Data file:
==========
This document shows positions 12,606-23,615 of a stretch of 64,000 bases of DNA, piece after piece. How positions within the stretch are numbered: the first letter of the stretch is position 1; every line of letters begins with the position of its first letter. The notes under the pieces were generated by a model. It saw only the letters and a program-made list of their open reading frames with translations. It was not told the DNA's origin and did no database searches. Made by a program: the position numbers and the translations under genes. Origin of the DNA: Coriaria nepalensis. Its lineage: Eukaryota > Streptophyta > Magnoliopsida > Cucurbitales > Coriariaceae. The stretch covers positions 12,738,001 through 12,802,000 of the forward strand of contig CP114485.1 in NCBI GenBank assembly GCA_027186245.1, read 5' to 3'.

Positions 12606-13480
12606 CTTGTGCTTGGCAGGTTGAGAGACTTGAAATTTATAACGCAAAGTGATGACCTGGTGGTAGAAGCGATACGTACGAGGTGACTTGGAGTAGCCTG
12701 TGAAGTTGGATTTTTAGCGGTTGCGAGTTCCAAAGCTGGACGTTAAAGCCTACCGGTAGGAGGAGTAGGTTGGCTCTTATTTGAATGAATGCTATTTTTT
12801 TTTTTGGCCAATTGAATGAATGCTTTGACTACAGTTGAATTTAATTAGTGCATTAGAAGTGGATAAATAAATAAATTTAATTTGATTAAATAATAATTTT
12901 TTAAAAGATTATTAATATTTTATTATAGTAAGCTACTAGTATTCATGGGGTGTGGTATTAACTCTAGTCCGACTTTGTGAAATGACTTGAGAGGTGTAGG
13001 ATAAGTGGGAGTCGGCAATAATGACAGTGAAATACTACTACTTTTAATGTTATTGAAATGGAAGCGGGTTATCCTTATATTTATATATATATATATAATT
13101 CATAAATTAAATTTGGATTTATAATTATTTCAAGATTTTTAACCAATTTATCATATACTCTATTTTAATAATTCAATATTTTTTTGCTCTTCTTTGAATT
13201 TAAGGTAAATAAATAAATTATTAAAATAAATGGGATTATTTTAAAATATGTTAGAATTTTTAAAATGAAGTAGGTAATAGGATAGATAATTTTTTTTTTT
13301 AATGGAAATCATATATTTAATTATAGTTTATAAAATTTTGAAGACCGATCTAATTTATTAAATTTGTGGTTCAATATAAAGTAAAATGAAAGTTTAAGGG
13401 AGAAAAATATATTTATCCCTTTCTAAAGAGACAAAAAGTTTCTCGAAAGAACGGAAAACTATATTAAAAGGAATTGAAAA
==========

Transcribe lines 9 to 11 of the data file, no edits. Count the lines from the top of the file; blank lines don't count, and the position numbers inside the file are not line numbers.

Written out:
13201 TAAGGTAAATAAATAAATTATTAAAATAAATGGGATTATTTTAAAATATGTTAGAATTTTTAAAATGAAGTAGGTAATAGGATAGATAATTTTTTTTTTT
13301 AATGGAAATCATATATTTAATTATAGTTTATAAAATTTTGAAGACCGATCTAATTTATTAAATTTGTGGTTCAATATAAAGTAAAATGAAAGTTTAAGGG
13401 AGAAAAATATATTTATCCCTTTCTAAAGAGACAAAAAGTTTCTCGAAAGAACGGAAAACTATATTAAAAGGAATTGAAAA